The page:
19 F.3d 30
UNITED STATES of America, Plaintiff-Appellee,
Maria Luisa BENTON, Defendant-Appellant.
United States Court of Appeals, Ninth Circuit.
Submitted March 8, 1994.*
Decided March 9, 1994.
NOTICE: Ninth Circuit Rule 36-3 provides that dispositions other than opinions or orders designated for publication are not precedential and should not be cited except when relevant under the doctrines of law of the case, res judicata, or collateral estoppel.
Before: FLETCHER, BRUNETTI, and TROTT, Circuit Judges.
Maria Luisa Benton appeals from her conviction, following a jury trial, for conspiracy, possession with intent to distribute cocaine, and commission of a narcotics offense within 1,000 feet of a school, in violation of 21 U.S.C. Secs. 841(a)(1), 846, and 860(a). Benton contends that the district court erred in its jury instruction on entrapment. We have jurisdiction under 28 U.S.C. Sec. 1291, and we affirm.
"Where the defendant [herself] proposes the jury instruction [she] later challenges on appeal, we deny review under the invited error doctrine." United States v. Baldwin, 987 F.2d 1432, 1437 (9th Cir.), cert. denied, 113 S.Ct. 2948 (1993). This doctrine may not apply, however, if the law changes while the appeal is pending. United States v. Mkhsian, 5 F.3d 1306, 1310 (9th Cir.1993) (declining to apply invited error doctrine where failure retroactively to apply new rule would result in miscarriage of justice).
Here, Benton proposed three instructions on entrapment, and the district court used one of them.1 Ordinarily, the doctrine of invited error would bar our review. See Baldwin, 987 F.2d at 1437. Benton argues that we should grant review in order to prevent a miscarriage of justice because the law changed while this appeal was pending.
The jury returned its verdict on March 27, 1992, and Benton filed her notice of appeal on July 29, 1992. On April 6, 1992, the Supreme Court held that "it is the government's burden (once evidence of inducement is shown by the defendant) to prove that the defendant 'was predisposed to violate the law before the [g]overnment intervened.' " Mkhsian, 5 F.3d at 1311 (quoting Jacobson v. United States, 112 S.Ct. 1535, 1541 n. 2 (1992)); see also United States v. Lessard, No. 92-10156, slip op. 2017, 2021-23 (9th Cir. Feb. 28, 1994). We recently acknowledged that this holding changed the law in this circuit. Mkhsian, 5 F.3d at 1311.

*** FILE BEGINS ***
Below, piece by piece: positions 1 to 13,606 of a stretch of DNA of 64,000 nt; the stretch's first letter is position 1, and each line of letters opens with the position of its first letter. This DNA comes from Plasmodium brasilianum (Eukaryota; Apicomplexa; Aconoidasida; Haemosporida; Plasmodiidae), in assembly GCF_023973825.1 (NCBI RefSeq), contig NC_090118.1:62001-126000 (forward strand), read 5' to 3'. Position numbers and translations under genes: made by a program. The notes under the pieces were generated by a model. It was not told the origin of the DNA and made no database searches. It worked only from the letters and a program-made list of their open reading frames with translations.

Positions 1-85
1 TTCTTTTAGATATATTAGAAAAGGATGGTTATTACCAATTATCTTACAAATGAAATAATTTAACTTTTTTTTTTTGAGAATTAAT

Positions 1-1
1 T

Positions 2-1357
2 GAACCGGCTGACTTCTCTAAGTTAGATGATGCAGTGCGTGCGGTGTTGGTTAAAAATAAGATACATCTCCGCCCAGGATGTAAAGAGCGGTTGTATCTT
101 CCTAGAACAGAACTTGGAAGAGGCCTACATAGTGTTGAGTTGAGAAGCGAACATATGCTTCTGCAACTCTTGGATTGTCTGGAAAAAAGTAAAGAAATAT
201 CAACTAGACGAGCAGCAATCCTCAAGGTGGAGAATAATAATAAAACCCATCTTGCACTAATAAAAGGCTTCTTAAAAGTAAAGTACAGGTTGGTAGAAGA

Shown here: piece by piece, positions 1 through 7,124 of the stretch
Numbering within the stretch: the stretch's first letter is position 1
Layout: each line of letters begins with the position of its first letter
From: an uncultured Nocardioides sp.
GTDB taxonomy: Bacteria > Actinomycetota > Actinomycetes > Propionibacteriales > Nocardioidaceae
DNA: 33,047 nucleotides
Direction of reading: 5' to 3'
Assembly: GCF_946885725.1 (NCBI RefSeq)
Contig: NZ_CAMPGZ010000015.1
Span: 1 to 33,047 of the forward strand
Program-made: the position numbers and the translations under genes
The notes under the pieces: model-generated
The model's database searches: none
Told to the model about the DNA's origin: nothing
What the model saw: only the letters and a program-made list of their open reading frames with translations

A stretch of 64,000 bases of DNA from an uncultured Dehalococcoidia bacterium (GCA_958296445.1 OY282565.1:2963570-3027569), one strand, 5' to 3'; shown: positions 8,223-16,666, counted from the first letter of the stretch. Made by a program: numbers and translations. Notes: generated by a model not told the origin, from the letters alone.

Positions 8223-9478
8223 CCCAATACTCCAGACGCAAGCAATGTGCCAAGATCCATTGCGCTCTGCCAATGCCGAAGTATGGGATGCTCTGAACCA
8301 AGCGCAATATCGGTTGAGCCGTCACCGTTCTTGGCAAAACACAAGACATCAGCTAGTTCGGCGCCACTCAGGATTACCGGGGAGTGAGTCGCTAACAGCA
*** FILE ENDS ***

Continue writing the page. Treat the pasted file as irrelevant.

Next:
Benton argues that the instruction given permitted the jury, in violation of Jacobson, to convict her even if she was not disposed to sell cocaine before government agents began intervened. This argument lacks merit; the district court instructed the jury that in order to find entrapment, they were required to find that Benton "was not ready and willing to commit the crime before government agents spoke with her." Accordingly, there was no miscarriage of justice. See Mkhsian, 5 F.3d at 1310.
The panel unanimously finds this case suitable for decision without oral argument. Fed.R.App.P. 34(a); 9th Cir.R. 34-4
This disposition is not appropriate for publication and may not be cited to or by the courts of this circuit except as provided by 9th Cir.R. 36-3
The district court instructed the jury as follows:
The defendant in this case, Maria Luisa Benton, is on trial for conspiracy to distribute cocaine. You have heard defendant's contention that agents of the government persuaded her to sell cocaine when she had no prior intent to do so. To consider that evidence, you need to understand a legal term called "entrapment." The defendant Benton was entrapped if three things occurred: First, the idea for committing the crime came from the government agents and not from Ms. Benton, the person accused of the crime; second, the government agents then persuaded or talked Ms. Benton into committing the crime. Simply giving Ms. Benton the opportunity to commit the crime is not the same as persuading her to commit the crime. And third, Defendant Benton was not ready and willing to commit the crime before government agents spoke with her.
Consider all of the facts when you decide whether the defendant would have been ready and willing to commit the crime without the actions of government agents.
On the issue of entrapment, as with other issues, the government must convince you beyond a reasonable doubt that the defendant was not entrapped by government agents.